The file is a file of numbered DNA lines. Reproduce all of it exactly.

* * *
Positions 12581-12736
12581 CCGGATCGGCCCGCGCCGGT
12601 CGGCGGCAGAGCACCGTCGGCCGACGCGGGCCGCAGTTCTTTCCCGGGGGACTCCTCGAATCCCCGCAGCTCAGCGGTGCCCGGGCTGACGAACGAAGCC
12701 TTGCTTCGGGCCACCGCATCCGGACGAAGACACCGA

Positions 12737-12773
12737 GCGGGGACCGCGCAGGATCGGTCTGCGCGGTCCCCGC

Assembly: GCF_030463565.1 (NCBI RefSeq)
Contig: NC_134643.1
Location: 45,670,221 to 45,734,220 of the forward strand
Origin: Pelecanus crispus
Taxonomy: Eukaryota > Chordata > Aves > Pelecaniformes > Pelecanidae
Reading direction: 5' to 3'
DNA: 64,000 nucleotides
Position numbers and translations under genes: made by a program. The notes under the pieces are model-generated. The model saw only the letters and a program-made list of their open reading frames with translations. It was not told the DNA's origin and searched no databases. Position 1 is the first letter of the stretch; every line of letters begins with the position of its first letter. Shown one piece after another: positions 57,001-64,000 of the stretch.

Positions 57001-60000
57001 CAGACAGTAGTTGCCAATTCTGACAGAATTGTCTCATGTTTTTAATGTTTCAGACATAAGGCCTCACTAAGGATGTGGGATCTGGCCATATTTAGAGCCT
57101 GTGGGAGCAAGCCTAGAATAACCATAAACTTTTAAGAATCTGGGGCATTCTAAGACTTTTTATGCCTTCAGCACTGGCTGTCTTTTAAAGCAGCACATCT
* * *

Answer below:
Positions 12581-12736
12581 CCGGATCGGCCCGCGCCGGT
12601 CGGCGGCAGAGCACCGTCGGCCGACGCGGGCCGCAGTTCTTTCCCGGGGGACTCCTCGAATCCCCGCAGCTCAGCGGTGCCCGGGCTGACGAACGAAGCC
12701 TTGCTTCGGGCCACCGCATCCGGACGAAGACACCGA

Positions 12737-12773
12737 GCGGGGACCGCGCAGGATCGGTCTGCGCGGTCCCCGC

Assembly: GCF_030463565.1 (NCBI RefSeq)
Contig: NC_134643.1
Location: 45,670,221 to 45,734,220 of the forward strand
Origin: Pelecanus crispus
Taxonomy: Eukaryota > Chordata > Aves > Pelecaniformes > Pelecanidae
Reading direction: 5' to 3'
DNA: 64,000 nucleotides
Position numbers and translations under genes: made by a program. The notes under the pieces are model-generated. The model saw only the letters and a program-made list of their open reading frames with translations. It was not told the DNA's origin and searched no databases. Position 1 is the first letter of the stretch; every line of letters begins with the position of its first letter. Shown one piece after another: positions 57,001-64,000 of the stretch.

Positions 57001-60000
57001 CAGACAGTAGTTGCCAATTCTGACAGAATTGTCTCATGTTTTTAATGTTTCAGACATAAGGCCTCACTAAGGATGTGGGATCTGGCCATATTTAGAGCCT
57101 GTGGGAGCAAGCCTAGAATAACCATAAACTTTTAAGAATCTGGGGCATTCTAAGACTTTTTATGCCTTCAGCACTGGCTGTCTTTTAAAGCAGCACATCT